Results: The point prevalence of RHD-associated cardiac lesions was 5.0/1,000 (95% confidence interval: 1.0–14.5), and the point prevalence of all clinically significant lesions/findings was 21.6/1,000 (11.6–36.7). Mean screening time was seven minutes (SD 1.7, range: 4–17) for women without cardiac abnormalities and 13 minutes (SD 4.6, range: 6–23) for women with abnormal findings. Echocardiography was acceptable to women with 74.2% agreeing to participate.

Conclusions: The prevalence of clinically-relevant cardiac lesions was moderately high in a low-risk population of pregnant women in Western Kenya.

How to Cite: Snelgrove JW, Alera JM, Foster MC, Bett KCN, Bloomfield GS, Silversides CK, et al.. Prevalence of Rheumatic Heart Disease and Other Cardiac Conditions in Low-Risk Pregnancies in Kenya: A Prospective Echocardiography Screening Study. Global Heart. 2021;16(1):10. DOI: http://doi.org/10.5334/gh.826
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  Published on 09 Feb 2021
 Accepted on 25 Jan 2021            Submitted on 19 May 2020

1. Introduction

Rheumatic heart disease (RHD) is a chronic cardiac condition associated with valvular dysfunction that can significantly complicate pregnancy. Pregnant women with RHD are more likely to experience arrhythmias, congestive heart failure, hospitalization, and death [1, 2]. Fetal and neonatal outcomes are significantly worse in pregnancies complicated by RHD with elevated risks of preterm birth, intrauterine growth restriction, low birthweight, and perinatal death [1].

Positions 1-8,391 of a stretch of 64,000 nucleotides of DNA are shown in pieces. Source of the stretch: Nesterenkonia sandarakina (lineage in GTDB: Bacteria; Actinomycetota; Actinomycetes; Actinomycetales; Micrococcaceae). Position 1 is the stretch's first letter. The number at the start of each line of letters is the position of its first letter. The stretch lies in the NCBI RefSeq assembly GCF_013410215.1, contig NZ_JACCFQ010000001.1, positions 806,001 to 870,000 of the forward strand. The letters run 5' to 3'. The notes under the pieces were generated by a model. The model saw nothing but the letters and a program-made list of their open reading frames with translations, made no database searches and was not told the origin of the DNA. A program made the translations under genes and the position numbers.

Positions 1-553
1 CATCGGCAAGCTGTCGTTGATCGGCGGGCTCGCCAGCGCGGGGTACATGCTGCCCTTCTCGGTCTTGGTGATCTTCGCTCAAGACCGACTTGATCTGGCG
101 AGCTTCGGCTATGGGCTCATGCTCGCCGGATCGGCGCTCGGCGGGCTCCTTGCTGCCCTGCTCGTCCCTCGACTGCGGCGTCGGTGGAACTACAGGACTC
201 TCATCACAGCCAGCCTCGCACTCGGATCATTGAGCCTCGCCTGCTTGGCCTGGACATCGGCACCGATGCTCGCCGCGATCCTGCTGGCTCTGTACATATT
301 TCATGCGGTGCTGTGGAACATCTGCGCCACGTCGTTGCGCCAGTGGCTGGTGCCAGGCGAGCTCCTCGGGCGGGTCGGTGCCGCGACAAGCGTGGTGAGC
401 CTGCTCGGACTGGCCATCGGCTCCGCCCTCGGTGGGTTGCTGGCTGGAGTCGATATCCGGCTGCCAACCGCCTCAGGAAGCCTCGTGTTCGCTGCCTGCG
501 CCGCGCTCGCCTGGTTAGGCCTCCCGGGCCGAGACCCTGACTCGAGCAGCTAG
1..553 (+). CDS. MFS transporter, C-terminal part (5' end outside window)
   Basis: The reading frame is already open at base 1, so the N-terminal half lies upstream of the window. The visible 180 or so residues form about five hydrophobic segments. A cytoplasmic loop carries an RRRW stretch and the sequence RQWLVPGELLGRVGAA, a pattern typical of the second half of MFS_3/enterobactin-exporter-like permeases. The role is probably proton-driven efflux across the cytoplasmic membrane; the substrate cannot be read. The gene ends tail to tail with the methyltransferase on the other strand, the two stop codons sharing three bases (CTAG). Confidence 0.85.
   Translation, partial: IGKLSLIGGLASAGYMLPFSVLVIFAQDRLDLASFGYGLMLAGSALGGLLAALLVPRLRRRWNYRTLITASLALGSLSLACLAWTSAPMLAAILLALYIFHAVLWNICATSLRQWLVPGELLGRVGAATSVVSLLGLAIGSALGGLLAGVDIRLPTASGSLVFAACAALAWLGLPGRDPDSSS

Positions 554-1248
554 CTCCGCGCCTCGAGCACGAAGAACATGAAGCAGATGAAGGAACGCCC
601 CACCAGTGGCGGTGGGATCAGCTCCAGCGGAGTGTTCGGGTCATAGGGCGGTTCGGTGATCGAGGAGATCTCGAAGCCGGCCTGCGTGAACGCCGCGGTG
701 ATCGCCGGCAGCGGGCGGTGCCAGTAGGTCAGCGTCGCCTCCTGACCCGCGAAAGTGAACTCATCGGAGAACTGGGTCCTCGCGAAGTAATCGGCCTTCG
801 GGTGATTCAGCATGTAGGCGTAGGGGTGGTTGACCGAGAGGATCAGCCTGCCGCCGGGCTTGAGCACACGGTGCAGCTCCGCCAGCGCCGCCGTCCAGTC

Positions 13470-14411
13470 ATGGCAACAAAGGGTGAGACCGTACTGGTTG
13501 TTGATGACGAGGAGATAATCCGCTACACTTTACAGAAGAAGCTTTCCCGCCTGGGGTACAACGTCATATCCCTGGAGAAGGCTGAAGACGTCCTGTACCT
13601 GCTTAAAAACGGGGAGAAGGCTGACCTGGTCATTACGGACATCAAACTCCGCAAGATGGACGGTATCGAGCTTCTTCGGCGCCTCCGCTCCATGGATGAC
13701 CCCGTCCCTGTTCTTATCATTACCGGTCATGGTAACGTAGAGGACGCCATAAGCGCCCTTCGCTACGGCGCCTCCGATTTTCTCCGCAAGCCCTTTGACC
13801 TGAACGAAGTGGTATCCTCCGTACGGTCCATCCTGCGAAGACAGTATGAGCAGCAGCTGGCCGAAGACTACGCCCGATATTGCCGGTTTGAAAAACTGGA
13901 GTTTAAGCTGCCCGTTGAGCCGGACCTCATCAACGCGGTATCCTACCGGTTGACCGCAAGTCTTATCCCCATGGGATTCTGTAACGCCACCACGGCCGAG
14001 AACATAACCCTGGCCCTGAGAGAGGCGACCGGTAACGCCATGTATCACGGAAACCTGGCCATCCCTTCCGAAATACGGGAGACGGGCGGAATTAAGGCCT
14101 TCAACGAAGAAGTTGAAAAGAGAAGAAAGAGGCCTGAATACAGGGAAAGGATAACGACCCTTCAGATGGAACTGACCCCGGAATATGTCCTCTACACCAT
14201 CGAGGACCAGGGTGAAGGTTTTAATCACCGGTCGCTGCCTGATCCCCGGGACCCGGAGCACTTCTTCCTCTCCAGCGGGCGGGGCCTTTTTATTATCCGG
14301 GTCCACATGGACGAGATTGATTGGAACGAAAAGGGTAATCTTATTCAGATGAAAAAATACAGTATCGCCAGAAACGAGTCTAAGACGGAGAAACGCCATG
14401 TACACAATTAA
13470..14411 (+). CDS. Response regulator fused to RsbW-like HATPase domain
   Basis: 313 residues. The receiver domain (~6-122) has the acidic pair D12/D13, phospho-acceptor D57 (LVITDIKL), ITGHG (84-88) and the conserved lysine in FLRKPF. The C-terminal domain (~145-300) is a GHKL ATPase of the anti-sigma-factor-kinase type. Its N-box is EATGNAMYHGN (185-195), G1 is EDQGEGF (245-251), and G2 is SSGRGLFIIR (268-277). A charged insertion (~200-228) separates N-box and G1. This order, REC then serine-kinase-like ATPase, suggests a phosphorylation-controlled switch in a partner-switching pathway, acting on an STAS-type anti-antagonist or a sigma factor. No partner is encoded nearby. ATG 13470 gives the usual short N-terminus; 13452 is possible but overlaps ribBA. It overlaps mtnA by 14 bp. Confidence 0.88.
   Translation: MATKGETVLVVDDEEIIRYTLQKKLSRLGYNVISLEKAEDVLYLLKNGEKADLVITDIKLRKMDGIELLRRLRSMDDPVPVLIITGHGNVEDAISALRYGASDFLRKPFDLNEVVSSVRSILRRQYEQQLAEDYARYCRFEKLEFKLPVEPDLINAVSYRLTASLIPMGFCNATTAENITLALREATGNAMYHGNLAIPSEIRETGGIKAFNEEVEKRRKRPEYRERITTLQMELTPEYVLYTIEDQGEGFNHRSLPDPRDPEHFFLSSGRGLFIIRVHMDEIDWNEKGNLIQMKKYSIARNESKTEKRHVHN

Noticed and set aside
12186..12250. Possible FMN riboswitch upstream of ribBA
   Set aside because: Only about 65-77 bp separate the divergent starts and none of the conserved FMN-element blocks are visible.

RHD is no longer a significant cause of heart disease in high-income countries resulting from advances made in treating childhood streptococcal pharyngitis [3]. Rheumatic fever and its clinical sequelae now disproportionately affect those living in low-income countries. Sub-Saharan Africa in particular had an estimated RHD prevalence between 4–10 cases per 1,000 in the decade leading up to 2000 and the RHD-associated mortality rate increased between 1990 and 2013 [3, 4]. Research with enhanced case finding using echocardiography suggests that the true prevalence may be ten-fold higher in some countries [5]. In addition, adverse outcome rates in pregnancies affected by RHD are elevated in low-income settings. For example, a retrospective study from Senegal reported a maternal mortality rate of 34% associated with RHD along with a neonatal mortality rate above 7% [6].